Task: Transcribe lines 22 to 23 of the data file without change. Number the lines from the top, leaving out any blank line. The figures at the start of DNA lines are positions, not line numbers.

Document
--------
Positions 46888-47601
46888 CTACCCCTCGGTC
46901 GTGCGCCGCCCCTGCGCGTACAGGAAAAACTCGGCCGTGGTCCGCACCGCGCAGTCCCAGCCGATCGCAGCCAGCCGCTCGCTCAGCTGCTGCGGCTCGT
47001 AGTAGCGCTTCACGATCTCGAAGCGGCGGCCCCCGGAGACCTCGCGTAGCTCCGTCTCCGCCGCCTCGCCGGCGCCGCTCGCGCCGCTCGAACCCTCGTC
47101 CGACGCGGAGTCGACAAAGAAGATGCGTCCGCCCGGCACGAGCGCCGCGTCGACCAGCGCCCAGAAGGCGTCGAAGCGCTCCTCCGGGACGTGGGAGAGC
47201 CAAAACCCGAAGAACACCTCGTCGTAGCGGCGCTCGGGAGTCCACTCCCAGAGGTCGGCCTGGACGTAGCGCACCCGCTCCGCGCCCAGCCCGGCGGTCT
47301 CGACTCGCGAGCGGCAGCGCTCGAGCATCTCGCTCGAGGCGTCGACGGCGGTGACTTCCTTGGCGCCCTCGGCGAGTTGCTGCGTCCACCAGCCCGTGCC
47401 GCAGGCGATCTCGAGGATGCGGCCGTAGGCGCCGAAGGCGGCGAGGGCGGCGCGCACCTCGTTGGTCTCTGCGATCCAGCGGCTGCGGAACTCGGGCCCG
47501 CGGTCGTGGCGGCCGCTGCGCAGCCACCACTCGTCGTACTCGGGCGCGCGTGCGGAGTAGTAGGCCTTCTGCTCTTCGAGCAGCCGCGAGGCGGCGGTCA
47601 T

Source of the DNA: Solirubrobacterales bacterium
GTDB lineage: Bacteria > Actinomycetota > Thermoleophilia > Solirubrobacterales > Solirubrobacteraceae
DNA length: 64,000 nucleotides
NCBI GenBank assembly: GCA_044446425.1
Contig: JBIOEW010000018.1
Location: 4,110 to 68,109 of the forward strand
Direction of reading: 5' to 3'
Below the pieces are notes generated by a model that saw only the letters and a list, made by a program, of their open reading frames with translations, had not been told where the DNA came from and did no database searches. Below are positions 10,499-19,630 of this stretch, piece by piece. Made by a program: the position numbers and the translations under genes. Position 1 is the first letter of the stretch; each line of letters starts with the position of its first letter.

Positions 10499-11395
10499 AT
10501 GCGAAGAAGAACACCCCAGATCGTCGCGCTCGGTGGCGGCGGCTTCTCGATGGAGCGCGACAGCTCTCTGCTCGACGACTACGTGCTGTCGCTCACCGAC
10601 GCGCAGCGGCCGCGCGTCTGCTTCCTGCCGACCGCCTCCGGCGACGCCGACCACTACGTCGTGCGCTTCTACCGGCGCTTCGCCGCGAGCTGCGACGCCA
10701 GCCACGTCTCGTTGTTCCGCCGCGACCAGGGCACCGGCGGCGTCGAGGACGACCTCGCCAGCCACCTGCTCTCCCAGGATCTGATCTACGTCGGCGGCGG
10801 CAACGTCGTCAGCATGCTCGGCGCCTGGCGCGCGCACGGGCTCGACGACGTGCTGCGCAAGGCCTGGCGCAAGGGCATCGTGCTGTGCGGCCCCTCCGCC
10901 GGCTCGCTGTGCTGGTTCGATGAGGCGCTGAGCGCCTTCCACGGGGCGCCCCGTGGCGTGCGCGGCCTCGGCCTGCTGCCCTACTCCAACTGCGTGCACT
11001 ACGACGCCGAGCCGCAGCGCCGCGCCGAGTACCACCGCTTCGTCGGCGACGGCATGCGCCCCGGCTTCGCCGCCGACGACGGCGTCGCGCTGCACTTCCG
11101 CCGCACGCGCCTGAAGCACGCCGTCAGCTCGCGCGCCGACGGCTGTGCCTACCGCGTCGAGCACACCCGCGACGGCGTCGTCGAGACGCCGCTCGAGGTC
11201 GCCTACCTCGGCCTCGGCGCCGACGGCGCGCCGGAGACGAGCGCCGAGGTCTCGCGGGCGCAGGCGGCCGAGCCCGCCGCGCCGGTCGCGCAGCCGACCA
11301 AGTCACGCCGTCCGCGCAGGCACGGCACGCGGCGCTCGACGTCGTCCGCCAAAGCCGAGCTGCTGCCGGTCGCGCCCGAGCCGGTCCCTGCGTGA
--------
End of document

10601 GCGCAGCGGCCGCGCGTCTGCTTCCTGCCGACCGCCTCCGGCGACGCCGACCACTACGTCGTGCGCTTCTACCGGCGCTTCGCCGCGAGCTGCGACGCCA
10701 GCCACGTCTCGTTGTTCCGCCGCGACCAGGGCACCGGCGGCGTCGAGGACGACCTCGCCAGCCACCTGCTCTCCCAGGATCTGATCTACGTCGGCGGCGG